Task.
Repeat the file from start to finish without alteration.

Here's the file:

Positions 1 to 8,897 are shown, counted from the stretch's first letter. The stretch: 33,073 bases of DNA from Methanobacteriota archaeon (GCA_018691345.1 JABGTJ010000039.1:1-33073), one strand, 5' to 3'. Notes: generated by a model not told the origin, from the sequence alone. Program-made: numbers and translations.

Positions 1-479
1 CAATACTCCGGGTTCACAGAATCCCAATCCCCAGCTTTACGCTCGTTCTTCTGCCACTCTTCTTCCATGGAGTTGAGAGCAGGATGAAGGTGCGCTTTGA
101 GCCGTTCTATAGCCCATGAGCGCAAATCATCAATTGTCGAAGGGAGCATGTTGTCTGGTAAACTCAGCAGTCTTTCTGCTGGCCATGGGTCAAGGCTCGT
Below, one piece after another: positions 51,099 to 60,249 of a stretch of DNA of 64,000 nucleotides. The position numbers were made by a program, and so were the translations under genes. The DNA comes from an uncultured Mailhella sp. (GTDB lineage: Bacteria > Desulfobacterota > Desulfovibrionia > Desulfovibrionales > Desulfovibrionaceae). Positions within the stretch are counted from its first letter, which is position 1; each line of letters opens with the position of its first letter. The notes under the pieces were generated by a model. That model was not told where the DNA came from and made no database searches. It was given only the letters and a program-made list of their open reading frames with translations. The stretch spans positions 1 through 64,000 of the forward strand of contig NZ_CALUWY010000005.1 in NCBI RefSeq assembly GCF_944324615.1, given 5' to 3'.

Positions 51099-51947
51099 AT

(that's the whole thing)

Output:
Positions 1 to 8,897 are shown, counted from the stretch's first letter. The stretch: 33,073 bases of DNA from Methanobacteriota archaeon (GCA_018691345.1 JABGTJ010000039.1:1-33073), one strand, 5' to 3'. Notes: generated by a model not told the origin, from the sequence alone. Program-made: numbers and translations.

Positions 1-479
1 CAATACTCCGGGTTCACAGAATCCCAATCCCCAGCTTTACGCTCGTTCTTCTGCCACTCTTCTTCCATGGAGTTGAGAGCAGGATGAAGGTGCGCTTTGA
101 GCCGTTCTATAGCCCATGAGCGCAAATCATCAATTGTCGAAGGGAGCATGTTGTCTGGTAAACTCAGCAGTCTTTCTGCTGGCCATGGGTCAAGGCTCGT
Below, one piece after another: positions 51,099 to 60,249 of a stretch of DNA of 64,000 nucleotides. The position numbers were made by a program, and so were the translations under genes. The DNA comes from an uncultured Mailhella sp. (GTDB lineage: Bacteria > Desulfobacterota > Desulfovibrionia > Desulfovibrionales > Desulfovibrionaceae). Positions within the stretch are counted from its first letter, which is position 1; each line of letters opens with the position of its first letter. The notes under the pieces were generated by a model. That model was not told where the DNA came from and made no database searches. It was given only the letters and a program-made list of their open reading frames with translations. The stretch spans positions 1 through 64,000 of the forward strand of contig NZ_CALUWY010000005.1 in NCBI RefSeq assembly GCF_944324615.1, given 5' to 3'.

Positions 51099-51947
51099 AT